Say “Yes!” to Lemonade

As a little girl, we lived pretty far out in the country. That really never deterred us from having a lemonade stand. That little lemonade stand at the end of our 1/4 mile driveway is a far cry from what we just accomplished a few weekends ago. My oldest marched into the kitchen (of course, that’s where I always am), and strongly requested that they be “allowed” to have a lemonade stand. I chuckled inside with pride of him asserting himself in such a respectable way, and then quickly responded with the rules. “Ok. No problem.” I said. “But, you guys have to use your own money as start-up costs, and you all 3 have to be equal partners.” He didn’t back down at all. In fact, he seemed to stand a little firmer in it. He smiles at me, and then pivots with authority and promptly starts making a list. “I’m on it” he says.

Determined to make this a quality experiment, I take the boys to the grocery store, and we price out everything from their list. I explain all the different options they had for making the lemonade, the fresh option, the concentrate, and the (gag) powered stuff. The response I got from my oldest made my heart giggle and made me stand a little taller. “I will not compromise quality, fresh is the only option.”

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Whoa! Who is this kid? It’s like he’s grown 10 years overnight. This child knows what he wants, and he will not move on it. I explained profit and loss, and how that works. At that moment, I got a quick taste of my first bite of “my parent is stupid” cake from my 10-year old boy, “Mom, I know that. Duh, I had finance 101 in my class last year (4th grade).”

Alrighty, Mr. Smarty Pants.

Now with my attitude on hold, and my boys shining like beacons of intellectual spotlights beaming through the store, we quickly grabbed all of the ingredients needed; lemons, sugar, pitcher, and the secret ingredient… pineapple juice. Yep, I said it. They wanted a secret ingredient, and they got it. They are so darn cute when they’re on a mission. $22 was the total. All 3 boys reached into their wallets, and a partnership was born. Part one of my lemonade experiment was a success. They all agreed on ingredients. Brilliant!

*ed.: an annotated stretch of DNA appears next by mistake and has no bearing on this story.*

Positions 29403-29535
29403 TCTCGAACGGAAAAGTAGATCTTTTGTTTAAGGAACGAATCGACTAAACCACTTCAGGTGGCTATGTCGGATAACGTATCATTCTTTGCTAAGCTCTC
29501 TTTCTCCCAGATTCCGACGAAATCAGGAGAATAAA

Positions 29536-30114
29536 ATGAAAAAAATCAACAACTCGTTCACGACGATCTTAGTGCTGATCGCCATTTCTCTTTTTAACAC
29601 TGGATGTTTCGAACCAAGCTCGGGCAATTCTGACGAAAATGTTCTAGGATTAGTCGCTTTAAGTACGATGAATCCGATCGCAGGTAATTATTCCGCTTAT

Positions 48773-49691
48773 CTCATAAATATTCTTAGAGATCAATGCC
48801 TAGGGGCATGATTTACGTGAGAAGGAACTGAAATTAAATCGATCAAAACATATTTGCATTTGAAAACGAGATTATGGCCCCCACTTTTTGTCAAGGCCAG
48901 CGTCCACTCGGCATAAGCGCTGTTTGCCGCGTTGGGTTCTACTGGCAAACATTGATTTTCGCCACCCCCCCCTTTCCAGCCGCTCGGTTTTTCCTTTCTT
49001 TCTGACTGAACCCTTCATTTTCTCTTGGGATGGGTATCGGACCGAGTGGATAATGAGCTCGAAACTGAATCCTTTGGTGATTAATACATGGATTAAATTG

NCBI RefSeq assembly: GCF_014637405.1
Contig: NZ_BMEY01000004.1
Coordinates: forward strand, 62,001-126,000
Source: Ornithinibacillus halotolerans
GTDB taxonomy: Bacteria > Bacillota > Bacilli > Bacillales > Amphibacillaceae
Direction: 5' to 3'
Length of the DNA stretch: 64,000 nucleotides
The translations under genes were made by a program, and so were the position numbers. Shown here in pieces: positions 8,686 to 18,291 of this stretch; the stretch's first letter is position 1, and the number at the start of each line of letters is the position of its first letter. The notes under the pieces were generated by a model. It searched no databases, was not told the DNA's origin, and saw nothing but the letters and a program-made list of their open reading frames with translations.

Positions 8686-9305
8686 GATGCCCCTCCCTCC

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Part two was engaging the boys in the creation of their lemonade. There was measuring, pouring, and some serious lemon squeezing going on. If you don’t have one of these juicers, they are worth their weight in gold. Nothing else needed. No power, no batteries. Whenever possible, I buy stainless steel for the kitchen. The why is quite simple, and it’s something my boys roll their eyes and can repeat in their sleep.

“Stainless is better… Stainless lasts forever”

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Now, with the lemonade ready to go. The boys worked hours on getting signs ready and dreaming about how much money they’ll make. Buwahahahaaa… [Oh, I can’t wait!]

The next morning, they pounce out of bed. I had readied all of our friends to let them know what time the lemonade stand would be open. They did exceptional. They worked it hard, almost assaulting cars as they drove by our house. They’re girlfriend from 2 doors was also in on the action. She’d gotten up early and made muffins for the event. They’re all so cute!

We sold out of lemonade in an hour and a half! We weren’t even able to stay open the whole window of time that we had set for ourselves. Whew. All said and done, they lost $3. Which, in my opinion, is a total win since they’d had to buy the pitcher, an entire pound of sugar, and the cups. Some of those wouldn’t have to be re-purchased next time. This was part three of my lesson plan. How to handle loss. We talked about how it was a success despite the lack of profit. We talked about how success isn’t measured in money, and that their attitudes and drive for success made it one. Yes, I said it. Success isn’t measured in money. Write it on a billboard, cuz it’s true.

Now, here’s the lemonade recipe:

Perfect Lemonade

3 c. freshly squeezed lemon juice (no compromise)*
3 c. sugar
4 c. clean water
8 c. clean cold water
1 c. pineapple juice

In a saucepan, add the sugar and 4 c. clean water together. Cook until the sugar is completely melted. Congrats, you just made simple syrup.

You’ll need a big pitcher for this. Add the lemon juice, simple syrup, pineapple juice, and the rest of the cold water to the pitcher. That’s it! You just made the tastiest lemonade on the planet.

* Note on the lemon juice. We strain our lemon juice because I have a visceral reaction to floaty things in my drinks. I don’t do chunky drinks, people!

Now, ya’ll go on and make some lemonade and memories!

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